Creating the syllabus is only part of the process. Teaching it and/or
getting the class to know it is the other important aspect. The following
are some ideas for how to teach the syllabus. Hopefully these ideas
inspire you to come up with your own creative way of teaching your
Exercise: Get the class into groups of 4-5 and assign each group
a portion of your syllabus. Give each group butcher paper and pens
and have them visually represent that part of the syllabus onto the
paper. Then have groups present their portions of the syllabus.
After each group presents, the instructor can add additional points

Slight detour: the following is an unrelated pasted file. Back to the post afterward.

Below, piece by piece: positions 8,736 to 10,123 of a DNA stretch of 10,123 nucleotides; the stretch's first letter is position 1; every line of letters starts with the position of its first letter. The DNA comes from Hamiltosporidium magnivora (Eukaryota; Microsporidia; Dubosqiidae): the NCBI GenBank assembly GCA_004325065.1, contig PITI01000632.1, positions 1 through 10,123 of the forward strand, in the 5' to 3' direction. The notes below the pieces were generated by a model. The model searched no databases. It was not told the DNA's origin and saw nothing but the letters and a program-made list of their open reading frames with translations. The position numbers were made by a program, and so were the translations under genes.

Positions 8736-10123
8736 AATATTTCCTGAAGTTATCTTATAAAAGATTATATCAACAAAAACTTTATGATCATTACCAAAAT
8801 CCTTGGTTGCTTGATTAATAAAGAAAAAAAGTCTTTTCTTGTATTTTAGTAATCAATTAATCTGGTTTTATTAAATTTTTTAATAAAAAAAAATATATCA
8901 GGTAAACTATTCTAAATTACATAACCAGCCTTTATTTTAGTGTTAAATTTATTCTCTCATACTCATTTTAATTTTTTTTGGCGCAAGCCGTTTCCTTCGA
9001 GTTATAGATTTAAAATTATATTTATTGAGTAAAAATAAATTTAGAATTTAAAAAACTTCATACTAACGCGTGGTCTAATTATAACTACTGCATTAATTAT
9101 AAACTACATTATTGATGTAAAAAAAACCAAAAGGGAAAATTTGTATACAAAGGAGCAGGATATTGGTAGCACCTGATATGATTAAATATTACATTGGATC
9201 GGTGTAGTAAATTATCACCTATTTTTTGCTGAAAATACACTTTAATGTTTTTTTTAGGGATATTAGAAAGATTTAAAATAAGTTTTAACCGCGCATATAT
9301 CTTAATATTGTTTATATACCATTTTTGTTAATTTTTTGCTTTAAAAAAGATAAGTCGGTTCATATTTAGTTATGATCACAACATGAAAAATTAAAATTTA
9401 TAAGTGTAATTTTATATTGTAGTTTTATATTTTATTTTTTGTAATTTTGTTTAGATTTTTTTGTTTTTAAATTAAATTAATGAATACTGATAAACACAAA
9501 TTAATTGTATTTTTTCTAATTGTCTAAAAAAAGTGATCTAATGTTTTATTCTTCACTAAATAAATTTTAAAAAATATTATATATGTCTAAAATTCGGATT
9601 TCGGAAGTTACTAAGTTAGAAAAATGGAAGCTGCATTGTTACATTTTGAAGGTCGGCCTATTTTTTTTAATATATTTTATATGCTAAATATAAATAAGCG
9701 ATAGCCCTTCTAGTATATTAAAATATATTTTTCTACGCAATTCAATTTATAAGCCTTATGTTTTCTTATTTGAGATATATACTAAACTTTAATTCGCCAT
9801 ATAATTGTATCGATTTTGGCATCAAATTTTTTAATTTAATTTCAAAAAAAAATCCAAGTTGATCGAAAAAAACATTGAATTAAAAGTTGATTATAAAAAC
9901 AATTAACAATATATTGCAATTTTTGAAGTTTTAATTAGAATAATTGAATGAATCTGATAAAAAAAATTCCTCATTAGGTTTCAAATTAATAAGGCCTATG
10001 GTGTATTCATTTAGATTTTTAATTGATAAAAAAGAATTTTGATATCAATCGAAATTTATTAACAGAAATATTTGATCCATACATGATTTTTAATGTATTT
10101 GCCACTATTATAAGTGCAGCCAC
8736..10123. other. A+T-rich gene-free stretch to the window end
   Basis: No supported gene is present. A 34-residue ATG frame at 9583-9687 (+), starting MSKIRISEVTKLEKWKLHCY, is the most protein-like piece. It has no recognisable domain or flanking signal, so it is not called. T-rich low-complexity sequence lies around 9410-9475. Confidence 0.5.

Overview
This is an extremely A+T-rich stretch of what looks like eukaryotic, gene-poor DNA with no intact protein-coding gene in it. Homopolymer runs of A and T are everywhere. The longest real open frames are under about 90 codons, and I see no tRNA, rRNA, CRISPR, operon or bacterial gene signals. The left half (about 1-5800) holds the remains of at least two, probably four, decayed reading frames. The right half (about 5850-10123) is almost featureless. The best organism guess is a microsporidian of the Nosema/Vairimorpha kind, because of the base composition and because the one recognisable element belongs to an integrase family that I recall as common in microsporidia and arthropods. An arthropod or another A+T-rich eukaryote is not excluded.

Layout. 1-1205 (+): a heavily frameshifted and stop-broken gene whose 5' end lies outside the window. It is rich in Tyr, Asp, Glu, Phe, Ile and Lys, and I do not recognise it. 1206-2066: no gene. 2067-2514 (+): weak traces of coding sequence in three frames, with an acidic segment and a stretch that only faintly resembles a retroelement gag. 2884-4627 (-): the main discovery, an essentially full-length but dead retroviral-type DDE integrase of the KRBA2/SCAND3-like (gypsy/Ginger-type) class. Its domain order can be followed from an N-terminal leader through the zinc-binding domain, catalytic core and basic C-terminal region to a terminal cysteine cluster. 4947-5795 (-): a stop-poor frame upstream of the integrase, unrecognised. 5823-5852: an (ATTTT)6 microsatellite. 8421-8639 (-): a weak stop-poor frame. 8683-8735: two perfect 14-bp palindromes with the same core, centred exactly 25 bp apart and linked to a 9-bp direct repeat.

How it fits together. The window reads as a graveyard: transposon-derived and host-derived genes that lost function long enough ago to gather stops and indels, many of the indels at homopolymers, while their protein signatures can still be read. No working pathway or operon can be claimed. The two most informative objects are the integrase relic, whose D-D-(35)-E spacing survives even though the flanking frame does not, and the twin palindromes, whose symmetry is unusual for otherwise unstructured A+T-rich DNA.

or underscore important aspects of that part of the syllabus. This
activity also acts as an ice breaker.
Syllabus BINGO: Design a Bingo card with different
questions they can find answers to in the syllabus. Get them into
groups and have them study the syllabus to find the answers. (The
motivation to win is even higher if you bring candy or some other
small reward for the winning team.) This also can work as a good ice
breaker, although students will often work alone on this because
they want to complete the task on their own rather than in a group
-- there is less discussion than in the drawing exercise.
Syllabus Scavenger Hunt: This works in a similar manner to
the Bingo game, but instead of questions in a Bingo card, it is a
more linear list of questions they need to find answers to in the
a quiz that asks the students things about the syllabus content.
Following the quiz, go over the answers as a class. This will act as
a way to correct the quiz and review the syllabus.